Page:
Nigeria’s information minister called on activists to drop plans for a protest in the commercial capital Lagos over the reopening of the site where demonstrators against police brutality were shot last year, saying it risked being “hijacked by hoodlums”.
Protesters were shot on October 20 by people, witnesses said were soldiers at the toll gate in the affluent Lekki district of Lagos. Rights group Amnesty International said soldiers and police killed at least 12 protesters in Lekki and another district. The military and police have denied involvement.
A judicial commission in Lagos is looking into the allegations that the army and police opened fire on protesters on October 20.
Social media campaigners said a demonstration would be held at the toll gate on Saturday in protest at its reopening before the commission had completed its investigation.
In response, Information Minister Lai Mohammed said the planned rally could turn violent because of “hoodlums”.
“We therefore strongly warn those who are planning to re-occupy Lekki Toll Gate on Saturday to desist,” Mohammed told a news conference on Thursday in the capital Abuja.
“While peaceful protests are the constitutional rights of Nigerians, violent protests are not. At this time, the chances that any peaceful protest will be hijacked are very high.”
Violence would not be tolerated, he said, adding: “The security agents are ready for any eventuality.”
The unrest in October led to the deaths of six soldiers, 37 policemen and 57 civilians, as well as the destruction of 269 private and public properties, Mohammed said.
Nigeria’s president vows to prevent repeat of anti-police brutality protests
Protests against an elite police force, the Special Anti-Robbery Squad, or SARS, last year led to the worst civil unrest in Nigeria since the return to civilian rule in 1999.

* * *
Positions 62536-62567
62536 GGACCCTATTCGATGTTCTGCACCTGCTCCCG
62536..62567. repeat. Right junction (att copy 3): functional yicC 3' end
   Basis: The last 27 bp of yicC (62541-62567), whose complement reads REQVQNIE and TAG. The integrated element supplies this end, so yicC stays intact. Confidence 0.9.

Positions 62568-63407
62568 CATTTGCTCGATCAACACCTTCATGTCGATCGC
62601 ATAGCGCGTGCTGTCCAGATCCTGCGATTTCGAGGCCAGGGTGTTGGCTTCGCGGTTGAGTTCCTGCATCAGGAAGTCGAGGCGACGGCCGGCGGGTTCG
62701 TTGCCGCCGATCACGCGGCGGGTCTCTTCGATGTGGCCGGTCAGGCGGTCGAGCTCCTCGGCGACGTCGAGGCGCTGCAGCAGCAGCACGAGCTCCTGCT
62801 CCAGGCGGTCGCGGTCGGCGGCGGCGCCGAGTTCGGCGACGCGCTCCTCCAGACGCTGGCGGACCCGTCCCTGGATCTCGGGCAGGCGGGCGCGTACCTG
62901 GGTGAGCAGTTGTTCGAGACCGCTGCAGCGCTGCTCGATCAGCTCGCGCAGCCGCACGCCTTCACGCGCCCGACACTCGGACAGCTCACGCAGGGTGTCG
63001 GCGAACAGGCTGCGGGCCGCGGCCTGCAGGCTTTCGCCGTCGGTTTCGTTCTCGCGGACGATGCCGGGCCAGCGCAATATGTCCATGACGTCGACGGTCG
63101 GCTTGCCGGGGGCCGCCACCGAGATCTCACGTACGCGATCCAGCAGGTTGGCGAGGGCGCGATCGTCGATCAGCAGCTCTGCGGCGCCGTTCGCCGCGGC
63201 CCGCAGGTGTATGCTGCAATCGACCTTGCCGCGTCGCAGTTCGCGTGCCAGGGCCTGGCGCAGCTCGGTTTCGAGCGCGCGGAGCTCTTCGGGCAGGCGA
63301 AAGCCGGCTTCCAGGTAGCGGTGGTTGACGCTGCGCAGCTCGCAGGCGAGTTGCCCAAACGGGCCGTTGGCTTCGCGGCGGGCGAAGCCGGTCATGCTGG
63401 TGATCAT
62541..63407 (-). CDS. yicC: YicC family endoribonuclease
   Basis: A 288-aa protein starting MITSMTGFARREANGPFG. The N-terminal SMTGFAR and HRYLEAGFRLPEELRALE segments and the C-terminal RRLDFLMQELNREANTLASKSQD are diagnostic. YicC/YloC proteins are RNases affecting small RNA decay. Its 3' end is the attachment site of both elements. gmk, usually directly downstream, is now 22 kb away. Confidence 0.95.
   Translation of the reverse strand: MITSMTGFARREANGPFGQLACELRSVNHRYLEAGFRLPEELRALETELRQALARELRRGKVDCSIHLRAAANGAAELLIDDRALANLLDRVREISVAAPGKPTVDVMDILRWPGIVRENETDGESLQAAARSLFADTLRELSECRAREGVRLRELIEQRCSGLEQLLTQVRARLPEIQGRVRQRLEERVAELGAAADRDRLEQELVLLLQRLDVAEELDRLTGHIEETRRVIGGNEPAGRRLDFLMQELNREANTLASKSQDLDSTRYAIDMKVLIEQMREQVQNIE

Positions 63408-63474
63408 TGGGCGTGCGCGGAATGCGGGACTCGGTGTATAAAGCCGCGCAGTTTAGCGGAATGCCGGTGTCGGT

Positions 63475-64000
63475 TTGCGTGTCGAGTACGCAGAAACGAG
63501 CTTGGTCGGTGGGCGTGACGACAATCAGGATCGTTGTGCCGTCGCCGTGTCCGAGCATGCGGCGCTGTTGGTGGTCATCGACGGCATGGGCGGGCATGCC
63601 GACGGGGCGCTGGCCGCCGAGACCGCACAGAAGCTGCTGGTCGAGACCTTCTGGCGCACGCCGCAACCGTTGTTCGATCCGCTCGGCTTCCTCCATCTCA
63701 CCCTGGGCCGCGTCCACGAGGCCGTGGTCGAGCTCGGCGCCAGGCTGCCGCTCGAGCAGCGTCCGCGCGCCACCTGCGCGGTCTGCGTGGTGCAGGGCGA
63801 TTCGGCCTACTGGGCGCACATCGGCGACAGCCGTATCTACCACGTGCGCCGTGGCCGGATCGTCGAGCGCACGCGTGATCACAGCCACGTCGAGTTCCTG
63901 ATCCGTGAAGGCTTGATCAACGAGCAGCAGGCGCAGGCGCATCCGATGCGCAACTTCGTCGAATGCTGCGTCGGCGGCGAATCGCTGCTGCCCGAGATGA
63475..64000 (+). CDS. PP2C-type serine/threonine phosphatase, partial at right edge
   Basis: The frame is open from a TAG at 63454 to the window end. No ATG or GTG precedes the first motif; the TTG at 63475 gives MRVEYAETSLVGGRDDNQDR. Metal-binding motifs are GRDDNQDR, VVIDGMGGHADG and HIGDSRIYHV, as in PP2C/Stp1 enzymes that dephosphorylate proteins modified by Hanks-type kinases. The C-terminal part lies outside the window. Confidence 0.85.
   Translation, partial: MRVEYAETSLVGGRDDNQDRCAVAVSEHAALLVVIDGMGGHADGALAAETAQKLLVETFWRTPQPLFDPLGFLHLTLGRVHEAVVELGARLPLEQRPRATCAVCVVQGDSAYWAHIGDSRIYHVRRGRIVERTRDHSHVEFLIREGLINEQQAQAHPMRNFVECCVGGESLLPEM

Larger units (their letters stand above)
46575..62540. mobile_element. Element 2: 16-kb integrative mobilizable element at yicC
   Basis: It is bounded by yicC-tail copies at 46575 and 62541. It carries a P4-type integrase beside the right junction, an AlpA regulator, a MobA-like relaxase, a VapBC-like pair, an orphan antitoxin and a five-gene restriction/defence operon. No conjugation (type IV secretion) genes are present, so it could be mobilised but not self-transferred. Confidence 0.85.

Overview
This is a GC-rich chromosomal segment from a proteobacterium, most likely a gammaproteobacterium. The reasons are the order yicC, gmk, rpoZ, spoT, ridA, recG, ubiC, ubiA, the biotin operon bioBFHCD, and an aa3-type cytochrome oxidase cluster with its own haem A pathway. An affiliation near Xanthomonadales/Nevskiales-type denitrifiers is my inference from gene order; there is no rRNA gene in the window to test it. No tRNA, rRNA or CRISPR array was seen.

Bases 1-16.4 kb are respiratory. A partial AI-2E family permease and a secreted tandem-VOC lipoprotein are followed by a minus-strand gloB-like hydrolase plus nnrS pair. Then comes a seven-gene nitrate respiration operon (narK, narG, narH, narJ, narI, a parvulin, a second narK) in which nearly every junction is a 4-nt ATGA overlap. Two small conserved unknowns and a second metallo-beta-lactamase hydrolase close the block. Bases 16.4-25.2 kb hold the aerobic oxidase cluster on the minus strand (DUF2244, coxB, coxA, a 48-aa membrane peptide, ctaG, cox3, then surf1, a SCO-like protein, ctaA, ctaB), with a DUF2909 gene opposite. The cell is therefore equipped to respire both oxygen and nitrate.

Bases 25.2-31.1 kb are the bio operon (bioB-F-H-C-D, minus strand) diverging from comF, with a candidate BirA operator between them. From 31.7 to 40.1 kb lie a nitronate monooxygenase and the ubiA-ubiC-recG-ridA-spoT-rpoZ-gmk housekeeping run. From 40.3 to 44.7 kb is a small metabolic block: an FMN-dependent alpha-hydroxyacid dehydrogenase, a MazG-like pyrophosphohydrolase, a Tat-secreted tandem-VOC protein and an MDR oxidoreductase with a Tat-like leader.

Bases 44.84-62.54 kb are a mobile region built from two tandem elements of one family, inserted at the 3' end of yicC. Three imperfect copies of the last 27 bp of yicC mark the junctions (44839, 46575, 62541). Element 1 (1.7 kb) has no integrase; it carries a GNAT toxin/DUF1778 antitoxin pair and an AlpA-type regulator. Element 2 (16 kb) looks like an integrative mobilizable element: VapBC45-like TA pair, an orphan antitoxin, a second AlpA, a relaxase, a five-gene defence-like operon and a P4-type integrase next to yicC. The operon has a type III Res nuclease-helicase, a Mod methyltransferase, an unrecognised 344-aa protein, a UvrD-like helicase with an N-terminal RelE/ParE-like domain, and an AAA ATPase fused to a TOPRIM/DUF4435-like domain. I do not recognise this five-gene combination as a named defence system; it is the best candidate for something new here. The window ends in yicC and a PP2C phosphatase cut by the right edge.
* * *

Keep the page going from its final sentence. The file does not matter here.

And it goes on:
Thousands of Nigerians took to the streets under the slogan “ENDSars” to protest against the force, which the demonstrators blame for killings, torture and extortion.
Though the protests were initially peaceful, demonstrators in an upmarket Lagos district were shot at on October 20 by men witnesses said were soldiers. Rights group Amnesty International said 12 protesters were killed. The army denied involvement.
In days of unrest that followed, police said 22 of their personnel were killed and 205 buildings including police stations were damaged.
“Mr President assured Nigerians that he will do whatever it takes to ensure the repeat of ‘ENDSars’ protests does not occur in Nigeria again,” Police Minister Muhammad Dingyadi told reporters on Tuesday after a meeting of security officials and President Muhammadu Buhari in the capital, Abuja.
“What we are saying is that government will continue to dialogue, it will continue to listen and will continue to carry all stakeholders along in ensuring that there is no repeat of what happened that destroyed a lot of properties,” Dingyadi said when asked for more details on Buhari’s comments.
Buhari, a military ruler in the 1980s before being elected president in 2015, has previously said that his administration agreed to implement police reforms sought by protesters.
The SARS unit was officially disbanded in the wake of the protests, but Buhari’s critics say it has simply been renamed.